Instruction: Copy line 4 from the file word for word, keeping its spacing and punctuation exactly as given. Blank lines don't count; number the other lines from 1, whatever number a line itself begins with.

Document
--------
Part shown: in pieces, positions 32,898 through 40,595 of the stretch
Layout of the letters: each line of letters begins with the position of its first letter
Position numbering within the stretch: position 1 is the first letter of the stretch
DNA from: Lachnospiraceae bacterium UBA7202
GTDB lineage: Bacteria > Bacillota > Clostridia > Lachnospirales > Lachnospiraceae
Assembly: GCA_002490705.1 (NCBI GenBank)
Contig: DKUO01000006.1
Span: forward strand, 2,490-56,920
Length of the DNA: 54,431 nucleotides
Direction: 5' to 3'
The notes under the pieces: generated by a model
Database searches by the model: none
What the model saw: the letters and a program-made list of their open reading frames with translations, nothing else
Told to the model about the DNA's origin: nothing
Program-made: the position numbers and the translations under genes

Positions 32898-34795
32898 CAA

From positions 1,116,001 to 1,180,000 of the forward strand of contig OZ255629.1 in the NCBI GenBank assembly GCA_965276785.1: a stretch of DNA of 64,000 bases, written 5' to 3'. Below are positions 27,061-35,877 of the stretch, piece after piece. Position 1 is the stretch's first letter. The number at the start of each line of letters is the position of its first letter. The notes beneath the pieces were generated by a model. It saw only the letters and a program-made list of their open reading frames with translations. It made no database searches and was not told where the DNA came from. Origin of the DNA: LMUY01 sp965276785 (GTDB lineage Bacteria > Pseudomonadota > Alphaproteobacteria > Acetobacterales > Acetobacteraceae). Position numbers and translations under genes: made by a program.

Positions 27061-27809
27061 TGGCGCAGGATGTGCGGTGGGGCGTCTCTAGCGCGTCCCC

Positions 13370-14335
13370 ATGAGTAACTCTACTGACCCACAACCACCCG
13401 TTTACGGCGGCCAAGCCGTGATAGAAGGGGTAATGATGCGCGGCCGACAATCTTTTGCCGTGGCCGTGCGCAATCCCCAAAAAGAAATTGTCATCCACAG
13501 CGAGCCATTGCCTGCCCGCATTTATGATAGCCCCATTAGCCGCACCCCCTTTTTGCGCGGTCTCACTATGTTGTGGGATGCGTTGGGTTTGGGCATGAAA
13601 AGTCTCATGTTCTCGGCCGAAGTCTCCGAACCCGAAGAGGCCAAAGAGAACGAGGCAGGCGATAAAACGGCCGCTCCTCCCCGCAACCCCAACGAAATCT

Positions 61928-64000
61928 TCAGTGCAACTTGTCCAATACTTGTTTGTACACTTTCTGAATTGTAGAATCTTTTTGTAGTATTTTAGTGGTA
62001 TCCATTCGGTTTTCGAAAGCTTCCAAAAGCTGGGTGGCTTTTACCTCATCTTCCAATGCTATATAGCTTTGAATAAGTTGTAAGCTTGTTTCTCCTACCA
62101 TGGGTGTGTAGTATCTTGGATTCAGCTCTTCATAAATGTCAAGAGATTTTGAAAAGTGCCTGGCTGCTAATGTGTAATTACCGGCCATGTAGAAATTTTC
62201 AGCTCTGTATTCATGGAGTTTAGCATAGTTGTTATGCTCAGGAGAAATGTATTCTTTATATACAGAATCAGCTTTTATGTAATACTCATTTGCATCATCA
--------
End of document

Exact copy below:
DNA from: Lachnospiraceae bacterium UBA7202